Converting the Result of a Java Extension Function

The result of a Java extension function is converted to an XDM value (a value suitable for use in XPath expressions) using the general conversion rules described at Converting Java values to XDM values.

The following additional rules apply specifically to the handling of the return value from Java methods and constructors used as extension functions:

  • In the case of a method returning void, then:

    • If the option ?void=this was present in the namespace URI of the function name, and the method is an instance-level (non-static) method, then the return value is the value of the first argument, that is, the Java object to which the method was applied, wrapped as an external Java object. (This option can help to make execution of extensions with side-effects more predictable, by explicit chaining of such methods in the XPath code.)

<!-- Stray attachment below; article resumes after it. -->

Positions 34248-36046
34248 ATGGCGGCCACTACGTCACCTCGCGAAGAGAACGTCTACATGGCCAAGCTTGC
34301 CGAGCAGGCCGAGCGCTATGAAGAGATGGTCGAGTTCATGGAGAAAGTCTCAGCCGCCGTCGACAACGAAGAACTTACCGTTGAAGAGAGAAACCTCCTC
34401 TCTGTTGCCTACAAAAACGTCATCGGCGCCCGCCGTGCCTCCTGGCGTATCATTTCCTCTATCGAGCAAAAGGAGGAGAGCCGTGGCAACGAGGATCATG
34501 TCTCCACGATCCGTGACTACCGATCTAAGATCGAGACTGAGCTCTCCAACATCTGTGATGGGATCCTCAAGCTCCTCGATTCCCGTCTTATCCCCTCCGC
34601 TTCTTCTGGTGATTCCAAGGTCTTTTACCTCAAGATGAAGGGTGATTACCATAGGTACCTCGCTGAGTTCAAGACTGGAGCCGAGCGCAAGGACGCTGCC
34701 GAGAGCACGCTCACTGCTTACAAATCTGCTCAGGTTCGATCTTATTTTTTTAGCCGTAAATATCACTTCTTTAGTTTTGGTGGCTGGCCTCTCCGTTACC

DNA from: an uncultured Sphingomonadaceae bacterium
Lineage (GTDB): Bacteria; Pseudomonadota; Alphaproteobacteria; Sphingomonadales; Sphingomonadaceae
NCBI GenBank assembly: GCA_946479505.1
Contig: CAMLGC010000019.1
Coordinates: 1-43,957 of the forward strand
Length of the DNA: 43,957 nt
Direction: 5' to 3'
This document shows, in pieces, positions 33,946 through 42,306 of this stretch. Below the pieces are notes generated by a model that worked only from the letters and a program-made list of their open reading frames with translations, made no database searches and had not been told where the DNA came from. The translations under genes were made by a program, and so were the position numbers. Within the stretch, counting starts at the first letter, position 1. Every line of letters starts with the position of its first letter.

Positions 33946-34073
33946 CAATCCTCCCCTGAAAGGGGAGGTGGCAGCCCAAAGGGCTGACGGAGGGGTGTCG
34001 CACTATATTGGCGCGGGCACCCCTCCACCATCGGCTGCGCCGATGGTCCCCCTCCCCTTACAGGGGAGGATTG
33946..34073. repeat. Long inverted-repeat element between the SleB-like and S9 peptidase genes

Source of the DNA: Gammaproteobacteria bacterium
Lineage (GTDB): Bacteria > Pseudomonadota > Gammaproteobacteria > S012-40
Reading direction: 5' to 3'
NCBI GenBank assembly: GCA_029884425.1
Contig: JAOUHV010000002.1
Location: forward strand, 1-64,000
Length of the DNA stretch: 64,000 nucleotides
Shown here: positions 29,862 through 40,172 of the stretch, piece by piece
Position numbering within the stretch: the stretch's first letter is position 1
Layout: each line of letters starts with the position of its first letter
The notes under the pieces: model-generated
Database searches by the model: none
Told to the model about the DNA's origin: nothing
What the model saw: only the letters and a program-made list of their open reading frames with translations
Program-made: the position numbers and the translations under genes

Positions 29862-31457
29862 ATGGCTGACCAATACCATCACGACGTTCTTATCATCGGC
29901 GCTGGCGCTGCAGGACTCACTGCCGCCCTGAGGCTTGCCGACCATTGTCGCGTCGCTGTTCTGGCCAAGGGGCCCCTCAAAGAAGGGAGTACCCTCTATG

• Otherwise, the return value is an empty sequence.
  • If the Java value is null, the XPath value is an empty sequence.

  • When calling a constructor, the resulting XPath value is not converted; it will always be of type "wrapped Java object". The only way of using this result is by passing it to another external function, or by converting it to one of the standard XPath data types as described above.

    Note that calling ArrayList.new() will result in a wrapped ArrayList object. By constrast, calling a method that returns an ArrayList will result in an XPath sequence whose items are constructed by converting the members of the returned ArrayList.

    It is also possible to force the result of a method to be returned as a wrapped Java object by making the function call in the initializer of a variable with an appropriate type declaration: for example: <xsl:variable name="x" select="..." as="Q{http://saxon.sf.net/java-type}java.util.List causes a returned java.util.List to be returned as a wrapped Java object, rather than being converted to an XDM sequence.